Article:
This allows you to specify how often grid lines are draw between the pip marks (see Ranges)

This changes the shape of the graph from a rectangle to a square rescaling the axes or cropping them (if you are in equal aspect mode) and leaving a blank section.

This allows you to change where the equations are displayed and how many are displayed, but not the size of the font used. Use the “None” option if you want to prepare examples in advance where you want students to work out what the equation is, so it is important that the students can’t read the equations

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For other tabs, see other pages.

Use these to change the colour and thickness of the axes and grid lines of your graph and the colour of the graph paper.

Use these to change the style and size of the font used on the axes labels (if you have them) and numbers.

There are some useful (and eye-boggling) styles of graph paper already set up. Have a look at them!

Use this to change the size of the font in the key. You can also change the colour of the box the key appears in!

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One useful feature of AutoGraph is the ability to plot graphs slowly, pausing the plotting and restarting it whenever you wish.

Pausing the plotting allows you to get students to predict what will happen next and then check their ideas.

The key buttons are…

Slow Plot : Click this before you enter the equation to see it drawn slowly. Click after the equation has been entered and then Replot to get the same effect.

Pause : Allows you to stop and restart the plotting. You can also do this by pressing the SPACE bar.

Replot : Use this to redraw a graph that has already been completely or partly drawn.

Fast Forward : Allows you to quickly finish off drawing a graph once you have gone past the points you were particularly interested in.

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Having paused your graph you can then get students to predict what will happen next, and get them to show this on the graph using the following tools.

Point Mode : This enabled you to plot points on the graph (unfortunately as large square blobs not crosses!)

Enter Co-ordinates : Use this if you want to type in the co-ordinates of a point rather than plot it manually.

Scribble : Use this to draw freehand lines and curves over your graph.

Erase : Use this to rub out the freehand lines that you’ve accidentally drawn in the wrong place!. Just click anywhere on the drawn line. Be careful, it also rubs out graphs if you click on them!

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You can include constants in the equations you enter and explore families of curves by varying the value of the constant using the CONSTANT CONTROLLER.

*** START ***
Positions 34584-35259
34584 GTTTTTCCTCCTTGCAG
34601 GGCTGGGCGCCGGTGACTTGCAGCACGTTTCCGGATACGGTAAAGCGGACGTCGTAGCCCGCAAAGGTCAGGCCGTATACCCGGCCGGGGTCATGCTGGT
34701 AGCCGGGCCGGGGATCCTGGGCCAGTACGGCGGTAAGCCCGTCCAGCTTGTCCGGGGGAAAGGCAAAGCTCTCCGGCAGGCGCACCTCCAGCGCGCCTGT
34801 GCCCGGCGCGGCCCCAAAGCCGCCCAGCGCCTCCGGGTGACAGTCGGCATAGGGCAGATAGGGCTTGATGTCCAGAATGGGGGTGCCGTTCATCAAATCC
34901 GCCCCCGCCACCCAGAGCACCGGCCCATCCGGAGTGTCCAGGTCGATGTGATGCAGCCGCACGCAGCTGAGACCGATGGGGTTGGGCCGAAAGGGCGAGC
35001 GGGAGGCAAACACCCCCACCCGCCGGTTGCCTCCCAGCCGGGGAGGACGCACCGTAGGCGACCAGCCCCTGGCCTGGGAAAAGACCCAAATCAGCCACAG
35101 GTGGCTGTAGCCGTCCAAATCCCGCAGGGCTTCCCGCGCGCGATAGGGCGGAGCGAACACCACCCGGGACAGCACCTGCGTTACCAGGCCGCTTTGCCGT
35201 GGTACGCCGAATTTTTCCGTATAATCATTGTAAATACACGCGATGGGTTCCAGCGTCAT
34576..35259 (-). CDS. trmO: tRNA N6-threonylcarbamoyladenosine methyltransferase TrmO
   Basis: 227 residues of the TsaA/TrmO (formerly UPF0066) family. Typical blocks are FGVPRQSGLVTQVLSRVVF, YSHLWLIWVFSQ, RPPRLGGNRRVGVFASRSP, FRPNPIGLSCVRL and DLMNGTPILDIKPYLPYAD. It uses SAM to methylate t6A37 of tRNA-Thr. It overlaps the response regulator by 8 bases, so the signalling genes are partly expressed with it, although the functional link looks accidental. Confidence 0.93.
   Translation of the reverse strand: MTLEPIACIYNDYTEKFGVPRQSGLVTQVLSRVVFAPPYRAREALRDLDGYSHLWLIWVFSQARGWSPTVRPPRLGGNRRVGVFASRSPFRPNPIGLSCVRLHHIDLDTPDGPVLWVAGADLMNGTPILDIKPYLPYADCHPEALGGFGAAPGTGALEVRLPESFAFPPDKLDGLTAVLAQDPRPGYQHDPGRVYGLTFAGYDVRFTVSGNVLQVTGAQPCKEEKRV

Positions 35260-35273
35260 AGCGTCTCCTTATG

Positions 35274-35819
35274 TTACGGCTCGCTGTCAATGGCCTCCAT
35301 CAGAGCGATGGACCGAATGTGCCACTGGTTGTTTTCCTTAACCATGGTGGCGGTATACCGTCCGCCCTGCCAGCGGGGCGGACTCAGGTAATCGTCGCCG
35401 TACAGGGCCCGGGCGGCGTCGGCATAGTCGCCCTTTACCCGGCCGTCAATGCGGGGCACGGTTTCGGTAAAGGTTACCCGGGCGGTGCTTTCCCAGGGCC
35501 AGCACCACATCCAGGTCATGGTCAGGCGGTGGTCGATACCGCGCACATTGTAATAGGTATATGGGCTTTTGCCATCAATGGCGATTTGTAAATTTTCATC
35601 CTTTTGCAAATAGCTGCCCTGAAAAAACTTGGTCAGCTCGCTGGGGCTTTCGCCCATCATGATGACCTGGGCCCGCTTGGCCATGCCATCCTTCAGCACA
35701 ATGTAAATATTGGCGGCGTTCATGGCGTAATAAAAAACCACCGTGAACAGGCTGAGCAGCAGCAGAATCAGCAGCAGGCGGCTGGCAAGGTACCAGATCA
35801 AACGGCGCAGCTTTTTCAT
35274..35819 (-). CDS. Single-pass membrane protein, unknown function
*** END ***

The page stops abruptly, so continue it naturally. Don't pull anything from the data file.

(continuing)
To get the constant controller on screen you click on the button.

You then get the following dialogue box.

Gives the current value of the constant.

Gives you access to other options for behaviour of constants, including animation. See next page.

Tells you how much the constant is going to be changed by.

Starts/Pauses animation of currently selected constant.

Pauses animation of all constants.

Use these to increase or decrease the step size by a factor of 10.

Use these to increase or decrease the constant by the indicated step value.

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For the selected constant only…

You can set the constant values yourself

Plot several graphs with different values of the constant.

Show how changing the constant affects the graph in an animation.

If you select Family plot or Animation you can control the range of values the constant takes by specifying a start and end value and either the step size or the number of values you want to show.

You can also enter a list if there are particular values of the constant you wish to consider.

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Once you have drawn a graph you can then add a gradient graph by clicking the “Gradient Function…” button this gets you the following dialogue box.

You can change the name of the gradient function if you wish.

This tells you which function you are finding the gradient of.

More details on the next page.

Click this to change the colour and style of the gradient plot.

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Probably best to leave this set to Automatic. Manual should give you the option to plot only part of the gradient graph.

Draws the tangent at each point on the curve. Moves as the x value changes.

Pauses the plotting at maxima and minima, use the space bar to restart.

These options only work if you switch on SLOW PLOTTING (See Basic Plotting Options 1)

Pauses the plotting at points where the gradient is at a maximum or minimum, use the space bar to restart.

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As well as drawing tangents when you are plotting the gradient graph, you can draw tangents and normals to a curve at any point on the curve.

To do this click on the “Point Mode” button and then place a point on the curve (as you move the mouse close to the curve, the cursor changes from a small x to a arrow indicating that the point will be attached to the curve.